Format: Hardcover
Twistery is the word used by the Author, William Safire, to qualify where he strayed from known facts. He provides a detailed explanation at the end so there is no confusion. It is impossible for me to judge, but I am confident that to the extent he twisted known history, it is a small part of this book. If he had stayed absolutely faithful to facts as they are known, but continued the novel-like style, as opposed to dry recitation of fact like many textbooks do, the book would be diminished just a bit.
The Players are not new, nor are the stories. Mr. Safire's gift is his ability to transform what can often be the tedious study of dates and facts, into a thrilling read. If he were to write textbooks, without literary license, the study of our Country's History would reach new levels of popularity.
Thomas Jefferson, John Adams, Aaron Burr, Alexander Hamilton, James Madison, James Monroe, Dr. Benjamin Rush, all old and familiar, but all new here. Duels, stolen letters, written admissions of guilt, peculation, and pecadillos, these bits are all true. The Alien and Sedition act, one of the most notorious pieces of legislation in our Country's History plays a prominent role. Add then murder, wrongful imprisonment, treason, and trials with "The Hanging Judge" Samuel Chase.
And to bring the story into the present, the analyses of certain persons DNA to at once settle 200-year-old questions/accusations. Or do they not?
It may sound strange to say that I don't want to give any of the book's stories away, for how can you give away what is historical fact? But with or without the twistery, the book makes old information fresh, and shows that our elected officials today, and the press that follow their every breath have changed oh so little.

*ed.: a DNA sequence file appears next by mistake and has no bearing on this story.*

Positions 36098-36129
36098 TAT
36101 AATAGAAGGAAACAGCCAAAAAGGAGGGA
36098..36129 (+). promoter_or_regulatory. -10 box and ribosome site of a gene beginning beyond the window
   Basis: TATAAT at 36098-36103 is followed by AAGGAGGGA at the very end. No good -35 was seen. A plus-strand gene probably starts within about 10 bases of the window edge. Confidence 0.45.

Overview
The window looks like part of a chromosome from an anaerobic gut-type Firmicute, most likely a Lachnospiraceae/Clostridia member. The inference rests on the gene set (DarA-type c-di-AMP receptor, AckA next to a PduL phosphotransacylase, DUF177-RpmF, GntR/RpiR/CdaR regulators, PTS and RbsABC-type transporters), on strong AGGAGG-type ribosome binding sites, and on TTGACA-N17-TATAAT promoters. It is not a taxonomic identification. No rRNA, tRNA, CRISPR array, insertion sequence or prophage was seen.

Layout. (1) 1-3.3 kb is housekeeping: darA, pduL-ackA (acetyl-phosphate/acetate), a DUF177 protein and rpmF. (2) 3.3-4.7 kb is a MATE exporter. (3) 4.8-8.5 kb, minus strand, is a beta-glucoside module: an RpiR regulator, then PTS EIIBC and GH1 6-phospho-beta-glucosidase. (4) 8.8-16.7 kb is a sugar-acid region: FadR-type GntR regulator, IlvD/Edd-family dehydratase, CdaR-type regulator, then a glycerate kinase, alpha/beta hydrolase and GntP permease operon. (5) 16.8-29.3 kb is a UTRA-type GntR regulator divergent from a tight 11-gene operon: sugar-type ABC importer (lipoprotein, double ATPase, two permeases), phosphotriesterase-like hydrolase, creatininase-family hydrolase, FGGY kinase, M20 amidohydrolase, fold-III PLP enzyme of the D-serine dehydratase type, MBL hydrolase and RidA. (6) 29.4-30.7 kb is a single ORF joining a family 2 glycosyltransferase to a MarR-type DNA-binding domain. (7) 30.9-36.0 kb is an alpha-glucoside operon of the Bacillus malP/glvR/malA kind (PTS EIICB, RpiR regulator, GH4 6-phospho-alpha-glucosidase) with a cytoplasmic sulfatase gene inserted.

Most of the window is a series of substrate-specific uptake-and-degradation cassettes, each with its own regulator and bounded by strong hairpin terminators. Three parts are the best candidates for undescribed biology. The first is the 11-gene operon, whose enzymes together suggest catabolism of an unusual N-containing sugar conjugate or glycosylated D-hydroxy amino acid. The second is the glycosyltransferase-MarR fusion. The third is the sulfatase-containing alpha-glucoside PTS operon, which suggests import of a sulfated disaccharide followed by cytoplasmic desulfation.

Buy it, you'll love it!
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66 of 70 people found the following review helpful By P. O'Rourke on January 30, 2000
Format: Hardcover
This book continues to prove that Safire is: (1) smart; and (2) thorough. Through this book, Safire demonstrates that a scandal seeking function is not unique to the modern press, but was alive and well in the era immediately following the Revolutionary War. Almost everyone knows the historical legacy of Hamilton, Jefferson, Monroe, Adams and Madison, but this book reminds us that even our founding fathers were susceptible to the weaknesses for which we condemn our current leaders. The book was best when it focused on the lives of the principal characters and bogged down occasionally when imparting the political climate of the era. All in all, though, I learned alot by reading it.
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40 of 42 people found the following review helpful By Robert A. Jacques on June 22, 2000
Format: Hardcover